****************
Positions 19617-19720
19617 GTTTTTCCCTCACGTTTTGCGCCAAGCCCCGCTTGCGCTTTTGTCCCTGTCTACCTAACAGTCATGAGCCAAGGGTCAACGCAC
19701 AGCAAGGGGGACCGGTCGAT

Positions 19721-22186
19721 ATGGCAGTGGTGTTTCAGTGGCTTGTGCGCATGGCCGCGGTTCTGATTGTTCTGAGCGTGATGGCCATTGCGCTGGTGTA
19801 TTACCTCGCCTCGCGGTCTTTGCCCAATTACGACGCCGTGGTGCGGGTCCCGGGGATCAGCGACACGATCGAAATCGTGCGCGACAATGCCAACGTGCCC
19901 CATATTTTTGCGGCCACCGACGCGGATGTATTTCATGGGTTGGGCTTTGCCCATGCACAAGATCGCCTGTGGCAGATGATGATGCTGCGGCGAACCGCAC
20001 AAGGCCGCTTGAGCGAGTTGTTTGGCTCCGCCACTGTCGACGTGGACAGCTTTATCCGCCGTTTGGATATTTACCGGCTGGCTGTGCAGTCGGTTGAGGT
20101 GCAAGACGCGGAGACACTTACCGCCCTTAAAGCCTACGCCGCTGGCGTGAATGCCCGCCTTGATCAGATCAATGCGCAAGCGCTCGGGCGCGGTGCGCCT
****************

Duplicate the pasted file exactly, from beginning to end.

Positions 19617-19720
19617 GTTTTTCCCTCACGTTTTGCGCCAAGCCCCGCTTGCGCTTTTGTCCCTGTCTACCTAACAGTCATGAGCCAAGGGTCAACGCAC
19701 AGCAAGGGGGACCGGTCGAT

Positions 19721-22186
19721 ATGGCAGTGGTGTTTCAGTGGCTTGTGCGCATGGCCGCGGTTCTGATTGTTCTGAGCGTGATGGCCATTGCGCTGGTGTA
19801 TTACCTCGCCTCGCGGTCTTTGCCCAATTACGACGCCGTGGTGCGGGTCCCGGGGATCAGCGACACGATCGAAATCGTGCGCGACAATGCCAACGTGCCC
19901 CATATTTTTGCGGCCACCGACGCGGATGTATTTCATGGGTTGGGCTTTGCCCATGCACAAGATCGCCTGTGGCAGATGATGATGCTGCGGCGAACCGCAC
20001 AAGGCCGCTTGAGCGAGTTGTTTGGCTCCGCCACTGTCGACGTGGACAGCTTTATCCGCCGTTTGGATATTTACCGGCTGGCTGTGCAGTCGGTTGAGGT
20101 GCAAGACGCGGAGACACTTACCGCCCTTAAAGCCTACGCCGCTGGCGTGAATGCCCGCCTTGATCAGATCAATGCGCAAGCGCTCGGGCGCGGTGCGCCT